“Here we go!” I typed, pressing send. In all the photos attached I looked like a Woodstock woolly mammoth, the kind of woman you see in books called things like “Childbirth – the natural way’. My husband, who incidentally looked as hairy as I did (though he was thankfully dressed, unlike some of the men in the ‘70s black and white childbirth books) was supporting me on all fours. All fine for a midwife. They’ve seen big bushes, baby’s heads crowning, women mooing and partners grimacing loads of times.

A couple of hours later I got an email back from Sarah. “I think you sent these to the wrong person.” I looked at the address and realised that she was someone I’d once emailed about a quote for sofa re-upholstery. How could I apologise for the weirdness? Or for the fact that she probably opened the attachments in an open-plan office, and the photos, as they appeared slowly like the uncovering of some weird porn, became more and more gruesome. And then I thought about how she might have explained the photos – the pendulous breasts, the matted hair, the blood – to anyone looking over her shoulder.

“Whoops! Sorry! Wrong Sarah!” I emailed in reply as if it was an everyday mistake, because explaining seemed far too difficult.

Fuck the resolutions, God, but teach me how to use Gmail. Take me to Muji on a shopping splurge and I will be your concubine forever. I can stock up on Japanese Perspex, and that will turn me into a very organised person who wears oatmeal loungewear accessorised with the odd flash of pleasing, tasteful neon (pants, socks, hairband); a woman who takes bento boxes to work with last night’s photogenic salad in, who manages to have just the right amount of organised clutter in their home (ie. barely any). A woman who manages not just to keep her children’s faces clean, but her pubic hair trim in winter, and everyone’s socks together. When I fantasise about changing my life, I first think about how I can buy into the lifestyle.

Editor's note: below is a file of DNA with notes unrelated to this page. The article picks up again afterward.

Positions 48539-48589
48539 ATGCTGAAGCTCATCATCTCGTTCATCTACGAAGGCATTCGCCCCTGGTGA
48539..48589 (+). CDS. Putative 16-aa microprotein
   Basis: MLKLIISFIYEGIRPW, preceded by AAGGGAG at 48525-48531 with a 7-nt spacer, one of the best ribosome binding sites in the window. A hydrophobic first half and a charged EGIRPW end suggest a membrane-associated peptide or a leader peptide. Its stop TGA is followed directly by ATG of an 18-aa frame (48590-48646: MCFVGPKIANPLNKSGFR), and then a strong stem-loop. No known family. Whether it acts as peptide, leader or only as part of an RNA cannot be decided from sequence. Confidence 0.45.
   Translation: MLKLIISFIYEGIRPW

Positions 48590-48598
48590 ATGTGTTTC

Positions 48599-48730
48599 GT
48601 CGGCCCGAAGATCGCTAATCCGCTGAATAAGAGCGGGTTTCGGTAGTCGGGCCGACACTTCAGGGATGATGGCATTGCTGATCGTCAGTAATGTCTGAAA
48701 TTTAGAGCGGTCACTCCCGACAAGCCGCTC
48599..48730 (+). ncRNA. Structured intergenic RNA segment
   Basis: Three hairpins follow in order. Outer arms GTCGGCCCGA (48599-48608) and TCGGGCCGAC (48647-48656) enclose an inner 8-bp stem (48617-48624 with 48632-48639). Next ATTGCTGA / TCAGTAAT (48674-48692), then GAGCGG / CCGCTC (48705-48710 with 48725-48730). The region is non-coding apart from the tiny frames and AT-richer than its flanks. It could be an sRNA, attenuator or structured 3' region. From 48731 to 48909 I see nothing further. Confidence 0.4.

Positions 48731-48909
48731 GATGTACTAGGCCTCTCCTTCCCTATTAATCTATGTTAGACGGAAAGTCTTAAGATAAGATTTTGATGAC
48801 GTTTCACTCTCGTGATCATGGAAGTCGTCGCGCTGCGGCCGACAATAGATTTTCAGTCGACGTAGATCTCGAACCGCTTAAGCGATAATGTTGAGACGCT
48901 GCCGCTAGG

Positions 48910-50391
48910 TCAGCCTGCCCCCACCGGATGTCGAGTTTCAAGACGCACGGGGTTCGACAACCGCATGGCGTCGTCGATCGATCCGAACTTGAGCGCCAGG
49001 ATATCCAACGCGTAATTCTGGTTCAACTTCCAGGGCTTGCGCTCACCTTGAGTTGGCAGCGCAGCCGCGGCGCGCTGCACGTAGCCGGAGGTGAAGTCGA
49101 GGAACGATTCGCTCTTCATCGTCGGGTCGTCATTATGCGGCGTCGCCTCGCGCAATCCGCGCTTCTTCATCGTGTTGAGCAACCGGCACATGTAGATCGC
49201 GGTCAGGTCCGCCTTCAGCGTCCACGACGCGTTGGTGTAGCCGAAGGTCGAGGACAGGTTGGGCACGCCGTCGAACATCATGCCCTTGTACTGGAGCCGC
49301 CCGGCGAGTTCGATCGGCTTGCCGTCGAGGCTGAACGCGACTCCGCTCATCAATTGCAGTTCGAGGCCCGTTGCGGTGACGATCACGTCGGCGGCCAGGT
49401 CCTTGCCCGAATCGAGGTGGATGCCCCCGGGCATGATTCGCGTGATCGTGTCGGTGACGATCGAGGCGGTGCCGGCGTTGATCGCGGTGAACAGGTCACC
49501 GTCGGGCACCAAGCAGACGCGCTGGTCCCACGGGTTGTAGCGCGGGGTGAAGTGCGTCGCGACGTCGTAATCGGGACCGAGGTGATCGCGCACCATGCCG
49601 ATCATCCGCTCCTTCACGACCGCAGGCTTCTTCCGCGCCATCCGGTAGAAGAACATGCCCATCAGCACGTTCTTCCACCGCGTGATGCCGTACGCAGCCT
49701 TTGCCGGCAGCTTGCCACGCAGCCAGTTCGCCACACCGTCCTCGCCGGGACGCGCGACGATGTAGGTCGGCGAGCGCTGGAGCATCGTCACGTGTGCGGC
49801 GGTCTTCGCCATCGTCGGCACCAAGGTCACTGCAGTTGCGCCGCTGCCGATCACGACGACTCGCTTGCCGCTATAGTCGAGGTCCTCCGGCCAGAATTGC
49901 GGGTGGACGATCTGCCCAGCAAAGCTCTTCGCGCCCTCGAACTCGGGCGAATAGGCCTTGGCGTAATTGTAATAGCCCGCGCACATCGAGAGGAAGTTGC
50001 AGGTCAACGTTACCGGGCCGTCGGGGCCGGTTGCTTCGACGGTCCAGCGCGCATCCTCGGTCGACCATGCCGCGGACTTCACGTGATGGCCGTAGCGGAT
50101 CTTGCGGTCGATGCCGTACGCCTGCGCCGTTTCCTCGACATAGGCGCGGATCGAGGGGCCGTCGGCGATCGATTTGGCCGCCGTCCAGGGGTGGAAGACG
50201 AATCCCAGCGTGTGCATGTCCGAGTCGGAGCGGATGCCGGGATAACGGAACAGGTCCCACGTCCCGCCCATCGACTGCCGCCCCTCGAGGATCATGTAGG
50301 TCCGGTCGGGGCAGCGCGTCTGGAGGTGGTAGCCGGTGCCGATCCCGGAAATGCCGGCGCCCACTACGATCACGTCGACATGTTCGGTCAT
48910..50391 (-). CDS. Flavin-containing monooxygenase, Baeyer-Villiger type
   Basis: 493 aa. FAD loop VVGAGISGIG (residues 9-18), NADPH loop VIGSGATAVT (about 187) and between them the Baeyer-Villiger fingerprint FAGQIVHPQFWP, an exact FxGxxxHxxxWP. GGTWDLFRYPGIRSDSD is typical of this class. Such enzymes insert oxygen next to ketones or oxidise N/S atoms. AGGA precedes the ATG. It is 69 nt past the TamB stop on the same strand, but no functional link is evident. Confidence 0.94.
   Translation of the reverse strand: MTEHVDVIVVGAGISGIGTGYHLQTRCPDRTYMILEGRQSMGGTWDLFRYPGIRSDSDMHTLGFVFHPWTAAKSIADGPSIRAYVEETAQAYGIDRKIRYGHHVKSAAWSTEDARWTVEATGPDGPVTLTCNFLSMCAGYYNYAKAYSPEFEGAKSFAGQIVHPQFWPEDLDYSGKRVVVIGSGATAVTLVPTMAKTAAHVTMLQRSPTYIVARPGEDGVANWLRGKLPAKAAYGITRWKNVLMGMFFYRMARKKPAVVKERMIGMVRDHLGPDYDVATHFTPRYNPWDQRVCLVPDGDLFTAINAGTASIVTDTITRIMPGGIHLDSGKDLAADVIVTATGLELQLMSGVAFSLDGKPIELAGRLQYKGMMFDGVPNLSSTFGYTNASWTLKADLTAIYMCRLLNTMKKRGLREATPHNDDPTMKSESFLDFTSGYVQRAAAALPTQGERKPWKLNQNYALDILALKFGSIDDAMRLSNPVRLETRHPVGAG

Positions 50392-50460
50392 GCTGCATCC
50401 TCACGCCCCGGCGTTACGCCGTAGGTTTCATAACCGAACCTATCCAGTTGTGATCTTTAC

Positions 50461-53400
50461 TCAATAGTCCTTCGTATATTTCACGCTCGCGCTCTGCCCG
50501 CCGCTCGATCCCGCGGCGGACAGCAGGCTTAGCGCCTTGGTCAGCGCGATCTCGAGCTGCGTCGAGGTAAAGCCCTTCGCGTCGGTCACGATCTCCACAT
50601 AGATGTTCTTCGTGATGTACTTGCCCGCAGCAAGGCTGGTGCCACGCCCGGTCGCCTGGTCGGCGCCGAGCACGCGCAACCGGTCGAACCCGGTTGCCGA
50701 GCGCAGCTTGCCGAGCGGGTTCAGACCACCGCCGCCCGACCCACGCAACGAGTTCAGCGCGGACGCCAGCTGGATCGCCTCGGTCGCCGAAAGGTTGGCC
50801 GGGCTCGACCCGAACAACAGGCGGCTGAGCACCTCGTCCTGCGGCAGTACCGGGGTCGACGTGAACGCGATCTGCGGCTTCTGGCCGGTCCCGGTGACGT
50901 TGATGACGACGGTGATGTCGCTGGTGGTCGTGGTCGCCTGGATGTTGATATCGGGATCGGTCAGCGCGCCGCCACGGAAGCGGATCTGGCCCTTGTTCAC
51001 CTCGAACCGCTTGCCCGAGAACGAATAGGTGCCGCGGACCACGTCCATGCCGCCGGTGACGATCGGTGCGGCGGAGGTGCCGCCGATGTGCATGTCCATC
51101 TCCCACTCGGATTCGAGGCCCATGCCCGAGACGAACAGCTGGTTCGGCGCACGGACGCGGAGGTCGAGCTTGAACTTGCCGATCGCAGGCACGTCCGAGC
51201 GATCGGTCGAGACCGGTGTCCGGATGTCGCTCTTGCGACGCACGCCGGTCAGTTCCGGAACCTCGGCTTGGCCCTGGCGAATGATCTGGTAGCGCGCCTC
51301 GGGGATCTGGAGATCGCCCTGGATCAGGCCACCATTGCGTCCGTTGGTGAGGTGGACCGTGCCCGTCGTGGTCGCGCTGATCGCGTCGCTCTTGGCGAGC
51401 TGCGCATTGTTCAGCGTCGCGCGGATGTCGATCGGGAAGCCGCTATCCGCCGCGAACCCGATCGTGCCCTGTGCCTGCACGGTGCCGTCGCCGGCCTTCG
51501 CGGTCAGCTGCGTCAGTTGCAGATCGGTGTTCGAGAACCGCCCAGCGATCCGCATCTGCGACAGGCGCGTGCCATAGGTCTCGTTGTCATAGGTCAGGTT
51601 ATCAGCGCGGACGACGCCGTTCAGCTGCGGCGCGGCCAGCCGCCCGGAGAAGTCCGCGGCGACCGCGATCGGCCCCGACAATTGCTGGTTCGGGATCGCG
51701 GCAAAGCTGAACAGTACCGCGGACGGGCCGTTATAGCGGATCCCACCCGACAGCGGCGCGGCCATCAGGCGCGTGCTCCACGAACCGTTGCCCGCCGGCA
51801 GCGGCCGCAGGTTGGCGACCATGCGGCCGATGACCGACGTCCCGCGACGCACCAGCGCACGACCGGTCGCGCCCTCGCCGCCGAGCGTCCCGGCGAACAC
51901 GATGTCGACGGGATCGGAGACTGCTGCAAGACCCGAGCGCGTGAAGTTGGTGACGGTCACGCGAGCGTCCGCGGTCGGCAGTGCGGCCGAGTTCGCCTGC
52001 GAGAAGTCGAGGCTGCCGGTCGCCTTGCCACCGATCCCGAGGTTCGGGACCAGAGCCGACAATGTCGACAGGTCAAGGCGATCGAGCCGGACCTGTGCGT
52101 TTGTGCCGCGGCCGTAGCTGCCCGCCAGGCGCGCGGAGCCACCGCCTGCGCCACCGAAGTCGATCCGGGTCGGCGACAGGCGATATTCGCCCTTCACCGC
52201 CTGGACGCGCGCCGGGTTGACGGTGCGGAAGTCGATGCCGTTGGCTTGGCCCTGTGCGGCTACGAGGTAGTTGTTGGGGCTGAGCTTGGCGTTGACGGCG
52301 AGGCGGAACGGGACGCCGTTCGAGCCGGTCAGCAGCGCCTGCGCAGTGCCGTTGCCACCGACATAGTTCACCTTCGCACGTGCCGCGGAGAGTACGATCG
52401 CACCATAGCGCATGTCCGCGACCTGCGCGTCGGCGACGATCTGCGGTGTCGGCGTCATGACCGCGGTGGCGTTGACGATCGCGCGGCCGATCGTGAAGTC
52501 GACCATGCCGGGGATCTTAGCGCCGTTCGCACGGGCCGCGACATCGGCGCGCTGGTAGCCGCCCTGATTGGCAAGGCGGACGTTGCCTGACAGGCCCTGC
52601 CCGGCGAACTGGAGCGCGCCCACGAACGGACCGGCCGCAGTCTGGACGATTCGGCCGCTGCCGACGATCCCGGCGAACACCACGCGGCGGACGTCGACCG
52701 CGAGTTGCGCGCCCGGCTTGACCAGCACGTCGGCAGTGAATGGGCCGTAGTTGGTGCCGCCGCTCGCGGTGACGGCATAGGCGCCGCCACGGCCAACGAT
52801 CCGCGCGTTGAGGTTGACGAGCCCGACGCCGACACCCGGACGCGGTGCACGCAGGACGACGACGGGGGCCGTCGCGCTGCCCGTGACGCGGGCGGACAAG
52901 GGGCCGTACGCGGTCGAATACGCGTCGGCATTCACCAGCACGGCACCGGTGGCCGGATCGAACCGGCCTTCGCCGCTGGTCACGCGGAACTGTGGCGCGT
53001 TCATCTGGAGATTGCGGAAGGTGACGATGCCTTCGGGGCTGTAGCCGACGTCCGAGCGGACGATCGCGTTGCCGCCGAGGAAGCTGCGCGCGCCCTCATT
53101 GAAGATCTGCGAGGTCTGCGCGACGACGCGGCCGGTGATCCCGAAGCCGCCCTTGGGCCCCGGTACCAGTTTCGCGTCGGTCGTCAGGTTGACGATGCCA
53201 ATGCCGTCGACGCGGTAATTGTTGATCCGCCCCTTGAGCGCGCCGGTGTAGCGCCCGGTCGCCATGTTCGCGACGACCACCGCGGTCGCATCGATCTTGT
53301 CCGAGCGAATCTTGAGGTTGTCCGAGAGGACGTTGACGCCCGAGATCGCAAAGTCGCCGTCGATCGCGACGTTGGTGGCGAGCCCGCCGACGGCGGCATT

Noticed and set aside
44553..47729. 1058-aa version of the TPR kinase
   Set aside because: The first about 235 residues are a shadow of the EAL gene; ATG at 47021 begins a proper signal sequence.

But before Muji, I want to go to John Lewis. It is time. My bedsheets are embarrassing. Nail varnish and foundation have made them fit for an Emin instillation. (Who puts on foundation on in bed? Answer: my teenage daughter.) The bed-linen is not good enough for animals, let alone guests. Instead of asking a visitor whether they want the en-suite or the garden view when they come to stay (ie the view of the housing estate or a mattress on the floor of the room closest to the only bathroom in the house), I can say, “Do you want the dark orange stain on your sheets, or the fuchsia one? I’d go for fuchsia personally, as it doesn’t look like any sort of bodily fluid. The foundation is on the dark side, and in certain lights it looks like shit.”

The sheets I can buy. There’s a sale on now. But organisation may take a lifetime. Now please excuse me while I delete some more emails.